Dr. McKeown testified that he was aware that Brown had demonstrated problematic behavior during his adolescence and had been placed in a number of different facilities. He testified that he had reviewed records from those facilities that referred to basic achievement testing that had indicated that Brown had been functioning “in the borderline range of intellectual abilities” and “indicated he [had been] functioning in the school out there at the 5th to 7th grade level.” Dr. McKeown stated that, at the time of this finding, Brown would have been 15 to 17 years old. He further testified that on January 8, 1980, Brown was administered an IQ test and that he had a verbal IQ of 80, a performance IQ of 75, and full scale IQ of 76. In August 1992, he was administered the Kauffman Assessment of Intellectual Function and was determined to be “functioning anywhere from a 3rd grade, 7 month level in spelling up to 7th grade, 7 month level with regard to basic comprehension. His math application skills were almost at a high school level.” Dr. McKeown further testified, when asked if such an IQ test would assess Brown's IQ at the time of trial:
“My opinion would be that his intellectual function may be slightly higher than that. Sometimes individuals of African-American background don't score quite as high on formal testing. And I suspect that those scores may have been a little suppressed. They may have been indicative of how he was functioning when he was fourteen years old. But, functionally, my assessment of him would be that he functions at a higher level now.”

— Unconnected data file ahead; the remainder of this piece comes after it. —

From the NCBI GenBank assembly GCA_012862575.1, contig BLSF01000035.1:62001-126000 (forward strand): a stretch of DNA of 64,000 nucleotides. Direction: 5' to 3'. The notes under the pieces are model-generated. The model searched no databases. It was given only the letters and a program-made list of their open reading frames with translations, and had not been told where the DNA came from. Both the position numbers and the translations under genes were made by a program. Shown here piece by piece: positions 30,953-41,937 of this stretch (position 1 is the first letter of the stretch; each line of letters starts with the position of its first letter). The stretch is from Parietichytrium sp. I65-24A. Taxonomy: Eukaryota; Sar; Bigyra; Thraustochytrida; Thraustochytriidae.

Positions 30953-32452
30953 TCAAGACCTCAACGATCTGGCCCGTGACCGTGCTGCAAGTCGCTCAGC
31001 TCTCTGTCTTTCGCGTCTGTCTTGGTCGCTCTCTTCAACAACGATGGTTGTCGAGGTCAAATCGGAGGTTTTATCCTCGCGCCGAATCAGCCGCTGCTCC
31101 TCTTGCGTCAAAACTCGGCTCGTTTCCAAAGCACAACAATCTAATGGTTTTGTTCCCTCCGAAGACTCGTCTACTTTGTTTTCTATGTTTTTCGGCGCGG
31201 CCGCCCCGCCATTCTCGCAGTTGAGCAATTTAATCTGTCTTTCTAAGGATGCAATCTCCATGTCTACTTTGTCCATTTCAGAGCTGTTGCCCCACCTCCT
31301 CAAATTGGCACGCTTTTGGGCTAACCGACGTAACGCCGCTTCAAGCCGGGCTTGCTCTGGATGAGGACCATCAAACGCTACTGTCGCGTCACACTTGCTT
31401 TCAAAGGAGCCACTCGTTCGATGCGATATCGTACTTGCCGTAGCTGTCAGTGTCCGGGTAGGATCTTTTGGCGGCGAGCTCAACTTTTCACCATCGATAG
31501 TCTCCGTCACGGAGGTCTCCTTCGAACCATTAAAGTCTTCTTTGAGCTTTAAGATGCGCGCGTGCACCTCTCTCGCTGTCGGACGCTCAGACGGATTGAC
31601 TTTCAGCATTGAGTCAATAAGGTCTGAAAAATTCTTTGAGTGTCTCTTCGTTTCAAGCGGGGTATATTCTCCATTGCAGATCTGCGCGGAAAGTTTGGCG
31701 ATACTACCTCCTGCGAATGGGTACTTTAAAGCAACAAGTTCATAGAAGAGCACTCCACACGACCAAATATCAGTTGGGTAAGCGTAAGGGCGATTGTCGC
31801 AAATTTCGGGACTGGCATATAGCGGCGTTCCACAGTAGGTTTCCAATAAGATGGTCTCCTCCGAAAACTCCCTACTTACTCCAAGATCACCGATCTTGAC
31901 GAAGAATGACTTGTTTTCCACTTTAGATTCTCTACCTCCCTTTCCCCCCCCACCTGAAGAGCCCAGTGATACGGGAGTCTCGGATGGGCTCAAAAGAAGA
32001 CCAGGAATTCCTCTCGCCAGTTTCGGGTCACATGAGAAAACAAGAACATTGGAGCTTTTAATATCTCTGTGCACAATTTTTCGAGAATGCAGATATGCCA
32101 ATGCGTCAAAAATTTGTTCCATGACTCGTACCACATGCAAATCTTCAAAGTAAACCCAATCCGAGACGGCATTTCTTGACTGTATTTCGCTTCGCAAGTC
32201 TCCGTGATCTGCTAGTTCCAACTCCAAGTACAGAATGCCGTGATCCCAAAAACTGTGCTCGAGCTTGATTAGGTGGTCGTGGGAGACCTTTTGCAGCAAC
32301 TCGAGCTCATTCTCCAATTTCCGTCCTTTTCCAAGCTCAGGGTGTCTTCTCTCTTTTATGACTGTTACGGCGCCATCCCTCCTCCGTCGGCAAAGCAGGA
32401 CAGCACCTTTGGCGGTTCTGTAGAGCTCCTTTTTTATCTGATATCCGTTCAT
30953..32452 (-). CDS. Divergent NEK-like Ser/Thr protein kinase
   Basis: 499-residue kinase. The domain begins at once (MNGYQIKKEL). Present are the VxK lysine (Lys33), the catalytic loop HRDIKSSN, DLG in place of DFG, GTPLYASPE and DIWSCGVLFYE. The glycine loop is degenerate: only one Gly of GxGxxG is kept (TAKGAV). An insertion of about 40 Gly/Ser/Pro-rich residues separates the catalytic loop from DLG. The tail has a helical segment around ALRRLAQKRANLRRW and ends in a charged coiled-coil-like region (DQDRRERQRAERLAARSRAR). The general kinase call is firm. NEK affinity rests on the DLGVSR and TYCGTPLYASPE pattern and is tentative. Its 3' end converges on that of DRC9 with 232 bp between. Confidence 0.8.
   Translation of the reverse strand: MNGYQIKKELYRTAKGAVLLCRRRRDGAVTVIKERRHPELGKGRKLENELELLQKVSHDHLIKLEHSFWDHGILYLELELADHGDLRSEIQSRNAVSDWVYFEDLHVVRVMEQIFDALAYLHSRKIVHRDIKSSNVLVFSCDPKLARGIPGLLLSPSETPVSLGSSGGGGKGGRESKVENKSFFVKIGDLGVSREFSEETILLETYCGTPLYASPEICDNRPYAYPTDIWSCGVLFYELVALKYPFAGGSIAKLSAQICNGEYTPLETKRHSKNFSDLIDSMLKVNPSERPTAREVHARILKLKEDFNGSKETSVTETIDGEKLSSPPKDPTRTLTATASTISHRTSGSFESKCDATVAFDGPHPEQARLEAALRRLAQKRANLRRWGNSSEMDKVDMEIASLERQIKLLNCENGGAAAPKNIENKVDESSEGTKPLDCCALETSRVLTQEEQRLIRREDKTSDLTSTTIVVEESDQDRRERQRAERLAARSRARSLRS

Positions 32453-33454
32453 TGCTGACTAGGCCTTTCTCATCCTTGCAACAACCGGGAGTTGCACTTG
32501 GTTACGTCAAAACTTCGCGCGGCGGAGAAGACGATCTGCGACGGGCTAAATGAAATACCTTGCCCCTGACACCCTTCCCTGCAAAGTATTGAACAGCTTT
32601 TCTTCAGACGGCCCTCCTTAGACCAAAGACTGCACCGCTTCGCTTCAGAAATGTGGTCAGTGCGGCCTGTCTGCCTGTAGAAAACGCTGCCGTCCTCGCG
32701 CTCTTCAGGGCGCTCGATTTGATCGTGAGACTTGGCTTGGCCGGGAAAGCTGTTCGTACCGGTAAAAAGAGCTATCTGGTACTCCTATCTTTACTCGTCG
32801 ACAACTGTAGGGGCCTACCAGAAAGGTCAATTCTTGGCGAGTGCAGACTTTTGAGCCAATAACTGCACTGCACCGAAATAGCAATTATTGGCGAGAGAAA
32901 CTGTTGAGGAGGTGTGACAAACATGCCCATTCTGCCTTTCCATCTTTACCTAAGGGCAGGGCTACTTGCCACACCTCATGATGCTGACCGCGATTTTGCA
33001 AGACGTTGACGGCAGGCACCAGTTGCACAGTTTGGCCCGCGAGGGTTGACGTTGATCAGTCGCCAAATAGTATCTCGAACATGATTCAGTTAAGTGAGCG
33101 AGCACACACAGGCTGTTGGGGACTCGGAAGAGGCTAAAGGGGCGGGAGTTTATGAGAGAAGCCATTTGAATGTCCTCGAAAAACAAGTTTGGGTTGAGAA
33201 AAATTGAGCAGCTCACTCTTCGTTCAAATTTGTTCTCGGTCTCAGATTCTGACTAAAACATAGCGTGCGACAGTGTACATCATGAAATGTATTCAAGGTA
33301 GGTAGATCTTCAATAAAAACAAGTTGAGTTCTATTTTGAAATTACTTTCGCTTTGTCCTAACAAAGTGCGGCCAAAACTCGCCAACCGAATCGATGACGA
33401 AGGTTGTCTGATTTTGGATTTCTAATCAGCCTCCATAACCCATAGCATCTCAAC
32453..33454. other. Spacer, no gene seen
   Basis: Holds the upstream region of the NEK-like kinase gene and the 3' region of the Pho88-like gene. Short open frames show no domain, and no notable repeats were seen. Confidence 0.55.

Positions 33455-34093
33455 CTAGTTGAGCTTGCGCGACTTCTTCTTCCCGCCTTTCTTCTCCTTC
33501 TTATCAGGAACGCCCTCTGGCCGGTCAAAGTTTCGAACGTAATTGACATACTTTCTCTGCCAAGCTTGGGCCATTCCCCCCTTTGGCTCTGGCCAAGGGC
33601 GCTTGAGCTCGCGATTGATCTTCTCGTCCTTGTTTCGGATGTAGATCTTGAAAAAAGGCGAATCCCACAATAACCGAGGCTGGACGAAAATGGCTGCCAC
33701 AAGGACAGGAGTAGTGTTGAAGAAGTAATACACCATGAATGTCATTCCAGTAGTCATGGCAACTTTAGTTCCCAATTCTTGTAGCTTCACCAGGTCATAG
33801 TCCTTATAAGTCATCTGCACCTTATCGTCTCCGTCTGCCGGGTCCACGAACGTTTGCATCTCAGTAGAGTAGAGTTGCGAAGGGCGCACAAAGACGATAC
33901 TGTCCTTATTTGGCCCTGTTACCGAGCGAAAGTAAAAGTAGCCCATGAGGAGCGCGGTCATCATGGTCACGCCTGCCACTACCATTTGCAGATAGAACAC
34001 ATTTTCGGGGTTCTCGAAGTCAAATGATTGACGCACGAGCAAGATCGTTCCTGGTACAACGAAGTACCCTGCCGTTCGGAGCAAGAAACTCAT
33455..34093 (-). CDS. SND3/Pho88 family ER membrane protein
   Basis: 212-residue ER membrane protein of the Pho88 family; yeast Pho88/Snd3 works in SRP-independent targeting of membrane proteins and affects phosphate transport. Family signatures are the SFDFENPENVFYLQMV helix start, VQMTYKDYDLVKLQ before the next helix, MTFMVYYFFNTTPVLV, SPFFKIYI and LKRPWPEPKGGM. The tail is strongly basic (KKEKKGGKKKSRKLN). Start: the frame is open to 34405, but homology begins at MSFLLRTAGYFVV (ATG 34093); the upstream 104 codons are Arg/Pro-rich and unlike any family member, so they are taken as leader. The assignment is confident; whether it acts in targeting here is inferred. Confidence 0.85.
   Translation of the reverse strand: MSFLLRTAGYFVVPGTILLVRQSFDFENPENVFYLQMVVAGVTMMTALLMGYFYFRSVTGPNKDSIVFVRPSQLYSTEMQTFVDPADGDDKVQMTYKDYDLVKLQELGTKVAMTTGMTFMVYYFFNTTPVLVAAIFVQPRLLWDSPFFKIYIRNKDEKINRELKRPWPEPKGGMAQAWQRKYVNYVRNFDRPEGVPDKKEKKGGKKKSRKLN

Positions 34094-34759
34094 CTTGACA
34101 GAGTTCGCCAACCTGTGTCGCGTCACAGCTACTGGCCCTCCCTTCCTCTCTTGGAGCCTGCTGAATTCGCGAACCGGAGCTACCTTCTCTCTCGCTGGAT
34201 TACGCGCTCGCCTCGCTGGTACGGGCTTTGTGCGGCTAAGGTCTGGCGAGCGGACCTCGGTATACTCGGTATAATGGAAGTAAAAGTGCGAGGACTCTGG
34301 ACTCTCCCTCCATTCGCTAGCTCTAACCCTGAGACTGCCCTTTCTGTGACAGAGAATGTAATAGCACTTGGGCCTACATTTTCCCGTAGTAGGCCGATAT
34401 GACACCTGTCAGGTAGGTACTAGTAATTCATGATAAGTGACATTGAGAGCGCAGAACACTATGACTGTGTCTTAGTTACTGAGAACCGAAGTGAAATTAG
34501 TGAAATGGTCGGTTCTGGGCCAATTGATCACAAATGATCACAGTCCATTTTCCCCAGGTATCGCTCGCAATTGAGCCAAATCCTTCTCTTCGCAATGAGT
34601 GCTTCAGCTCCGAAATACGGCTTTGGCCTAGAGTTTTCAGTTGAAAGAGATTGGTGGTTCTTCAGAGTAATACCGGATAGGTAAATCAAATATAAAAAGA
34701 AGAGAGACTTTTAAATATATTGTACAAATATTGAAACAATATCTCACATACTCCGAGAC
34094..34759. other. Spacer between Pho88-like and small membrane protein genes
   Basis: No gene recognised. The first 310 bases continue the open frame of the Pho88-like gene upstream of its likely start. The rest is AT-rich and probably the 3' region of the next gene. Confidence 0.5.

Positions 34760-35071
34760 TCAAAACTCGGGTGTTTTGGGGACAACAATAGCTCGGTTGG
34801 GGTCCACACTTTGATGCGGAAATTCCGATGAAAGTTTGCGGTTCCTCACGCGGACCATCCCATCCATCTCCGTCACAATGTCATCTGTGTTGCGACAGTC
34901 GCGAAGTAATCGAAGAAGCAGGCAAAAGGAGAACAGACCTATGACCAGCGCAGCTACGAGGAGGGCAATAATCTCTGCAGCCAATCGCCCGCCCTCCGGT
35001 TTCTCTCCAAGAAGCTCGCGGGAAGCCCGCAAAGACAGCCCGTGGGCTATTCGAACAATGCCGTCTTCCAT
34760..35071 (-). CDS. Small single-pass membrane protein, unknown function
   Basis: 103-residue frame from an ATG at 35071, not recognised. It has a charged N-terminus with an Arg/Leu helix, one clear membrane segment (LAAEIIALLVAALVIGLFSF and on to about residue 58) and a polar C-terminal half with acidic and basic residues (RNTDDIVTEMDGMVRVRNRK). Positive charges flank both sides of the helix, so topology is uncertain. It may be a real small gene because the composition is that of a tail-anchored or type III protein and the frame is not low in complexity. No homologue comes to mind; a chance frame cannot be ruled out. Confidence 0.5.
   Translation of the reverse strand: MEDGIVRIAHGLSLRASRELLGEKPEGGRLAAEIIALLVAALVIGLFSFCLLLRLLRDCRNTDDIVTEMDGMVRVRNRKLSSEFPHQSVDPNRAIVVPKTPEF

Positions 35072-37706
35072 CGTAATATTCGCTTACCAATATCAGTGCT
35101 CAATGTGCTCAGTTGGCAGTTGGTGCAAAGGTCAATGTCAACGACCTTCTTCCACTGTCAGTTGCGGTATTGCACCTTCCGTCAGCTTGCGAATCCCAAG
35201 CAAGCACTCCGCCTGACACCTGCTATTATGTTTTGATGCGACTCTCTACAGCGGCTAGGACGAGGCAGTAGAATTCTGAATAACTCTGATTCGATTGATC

Also contained in the record is a report by the Houston County Department of Human Resources concerning Brown while he was a student at the Selma Street School. The record indicates that Brown was a “very likeable child” who enjoyed outdoor sports, especially basketball and football, as well as indoor board games and playing cards. The report states that Brown “does verbalize his feelings very well and feels unafraid of telling the truth even when he knows it may mean some type of disciplinary action.” The report states that, although his parents had reported he had a problem with stealing small items, that problem appeared to be resolved. Following an incident in which Brown committed a theft, he was placed with another family, and the report indicates that Brown seemed to almost immediately develop a good relationship with the foster mother as well as other children in the home. Brown experienced other successful relationships with foster parents as well as with one of his aunts.
The record also contains report cards of Brown's 7th- and 8th-grade school years. In the 7th grade, although Brown failed science, social studies, and spelling, he received a 72 in mathematics and a 75 in reading. In the 8th grade, Brown received B's in math, science, English, vocabulary, and physical education, while he received a “C” in social studies.